Issue Date: June 15, 2009
Flow Spectroscopy For Tagged Nanoparticles
Nanoparticles are often studied in bulk, but sometimes they need personal attention. An instrument built by researchers at the nonprofit La Jolla Bioengineering Institute can now give it to them. David S. Sebba, Dakota A. Watson, and John P. Nolan have constructed a device capable of swiftly snapping high-resolution Raman scattering spectra of individual nanoparticles (ACS Nano, DOI: 10.1021/nn9003346). The instrument can characterize 100 nanoparticles per second as they channel one-by-one through a laser beam. The team needed a way to troubleshoot the synthesis of nanoparticles coated with a dye. These nanomaterials have narrow Raman spectral peaks, which make them ideal labels for cells in biological measurements, such as flow cytometry. But making uniform batches of the modified nanoparticles is difficult: Some of the particles shine brightly and others are duds. Nolan says that the instrument has been crucial in optimizing the team's tag recipe, providing quality-control information, such as the fraction of bright and dull nanoparticles, which no bulk characterization technique can offer. The researchers are planning to use the perfected nanoparticles in a Raman flow cytometer they are developing that will allow immunologists to measure 50 different antigens simultaneously.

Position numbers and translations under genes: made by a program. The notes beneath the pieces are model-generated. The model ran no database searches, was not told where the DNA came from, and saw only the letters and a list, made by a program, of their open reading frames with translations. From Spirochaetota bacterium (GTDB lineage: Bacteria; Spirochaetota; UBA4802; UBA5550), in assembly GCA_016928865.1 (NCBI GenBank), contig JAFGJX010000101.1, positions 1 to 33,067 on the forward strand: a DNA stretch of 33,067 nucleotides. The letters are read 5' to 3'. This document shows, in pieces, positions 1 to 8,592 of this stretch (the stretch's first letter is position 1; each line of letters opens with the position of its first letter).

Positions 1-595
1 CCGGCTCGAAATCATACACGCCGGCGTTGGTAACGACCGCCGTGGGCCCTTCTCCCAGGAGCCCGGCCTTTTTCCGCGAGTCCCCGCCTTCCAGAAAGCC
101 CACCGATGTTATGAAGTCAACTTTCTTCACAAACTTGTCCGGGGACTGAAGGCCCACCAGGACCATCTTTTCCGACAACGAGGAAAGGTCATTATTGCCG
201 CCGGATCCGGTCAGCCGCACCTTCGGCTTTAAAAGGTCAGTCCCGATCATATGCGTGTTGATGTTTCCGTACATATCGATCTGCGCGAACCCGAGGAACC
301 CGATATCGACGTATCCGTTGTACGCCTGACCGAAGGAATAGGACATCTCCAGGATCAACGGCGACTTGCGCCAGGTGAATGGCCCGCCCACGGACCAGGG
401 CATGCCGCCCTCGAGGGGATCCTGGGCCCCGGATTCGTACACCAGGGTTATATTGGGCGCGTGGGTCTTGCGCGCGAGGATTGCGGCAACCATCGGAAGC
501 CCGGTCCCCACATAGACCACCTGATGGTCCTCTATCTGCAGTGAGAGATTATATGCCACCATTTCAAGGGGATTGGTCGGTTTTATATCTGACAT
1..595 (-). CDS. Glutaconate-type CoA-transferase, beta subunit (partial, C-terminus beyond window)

- Chemical & Engineering News
- ISSN 0009-2347
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